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Glass Shop Owner Cites Cautionary Tale: Be Ever Vigilant
April 9, 2009

"I've had better months," says Tom Lee Jr., president of Lee and Cates. You could hear the sadness in his voice during an exclusive interview with AGRR/™ this morning. The third-generation owner of the powerful multi-location glass chain based in Jacksonville, Fla., is caught in every glass shop owner's worst nightmare.

"We were notified by State Farm in September of last year that our company was under investigation for fraud," says Lee. "They met with us once and told us they had found an anomaly in the billing practices at two of our locations."

"We launched our own investigation immediately and found that some employees at two of our shop locations had manipulated our software to allow customers to be billed for dealer items as opposed to NAGS pricing," he said. "Those individuals were fired and we cooperated full in the investigation."

Lee says the state's department of financial services (which includes insurance oversight) also began an investigation and provided information to the local press that surfaced yesterday (Stories appeared on Jacksonville's Channel 4, the First Coast News and The Department of Financial Services’ Division of Insurance Fraud also issued a press release about the investigation.) "Their investigator has been publicizing this and that's been hard for us. The numbers they are bantering about in local news reports are outlandish. They are way, way exaggerated … and they are implying that glass is inferior and we all know the difference is the logo and the price, not the quality," says Lee.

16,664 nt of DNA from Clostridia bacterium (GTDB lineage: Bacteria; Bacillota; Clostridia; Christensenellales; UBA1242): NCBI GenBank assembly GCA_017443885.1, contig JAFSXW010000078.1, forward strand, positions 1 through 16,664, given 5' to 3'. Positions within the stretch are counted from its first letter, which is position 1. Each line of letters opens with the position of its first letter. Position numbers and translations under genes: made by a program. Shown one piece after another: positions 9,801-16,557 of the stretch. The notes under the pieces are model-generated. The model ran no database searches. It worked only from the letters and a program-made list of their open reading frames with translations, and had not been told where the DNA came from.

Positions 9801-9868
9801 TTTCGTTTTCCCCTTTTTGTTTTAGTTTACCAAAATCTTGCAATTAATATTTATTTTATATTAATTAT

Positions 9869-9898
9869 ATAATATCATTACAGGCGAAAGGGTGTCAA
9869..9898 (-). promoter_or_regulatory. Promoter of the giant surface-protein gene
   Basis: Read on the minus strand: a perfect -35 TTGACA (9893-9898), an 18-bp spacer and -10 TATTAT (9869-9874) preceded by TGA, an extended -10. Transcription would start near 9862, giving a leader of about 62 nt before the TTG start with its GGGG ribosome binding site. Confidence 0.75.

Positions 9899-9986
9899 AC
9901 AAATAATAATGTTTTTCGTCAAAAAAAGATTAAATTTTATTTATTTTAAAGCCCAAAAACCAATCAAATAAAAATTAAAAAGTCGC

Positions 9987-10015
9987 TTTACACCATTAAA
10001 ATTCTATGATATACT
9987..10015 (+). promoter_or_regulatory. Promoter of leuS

Local news reports cited a bonus plan for employees as a motive for the fraud. "All glass companies have incentive programs for their employees, and ours in no different," says Lee. "Our employees were bonused [based] on the profit of their location. We did not anticipate what dishonest employees would do to manipulate the program. Once we found out, we ended the incentive program. It's done. We are regrouping and will announce a new program in the future."

Lee says his negotiations with State Farm are not over yet either. "If you read State Farm's O&A you'll see that it allows them a $1,000 penalty fee for each and every fraudulent claim. Not a lot of glass shop owners know this. And that's what State Farm wants. We are still negotiating with them now. The penalties are vastly higher than the amount of fraud that took place."

"We are an 83 -year-old company founded on strong principles. This has just been a horrible thing to go through and I am really kicking myself that it happened. You do a lot of second-guessing on what you could do differently or better to keep it from occurring," he adds, stating that one of the employees involved is a 30-year veteran of the company.

When asked if he had any suggestions for other glass shop owners, Lee offered some. "Sadly, you have to look at everything, every little thing and you can't assume honesty. 'Trust but verify' is the best advice I have. Multiple location companies bring special challenges for management and require a lot of controls. Don't ever think it can't happen to you, because it can."


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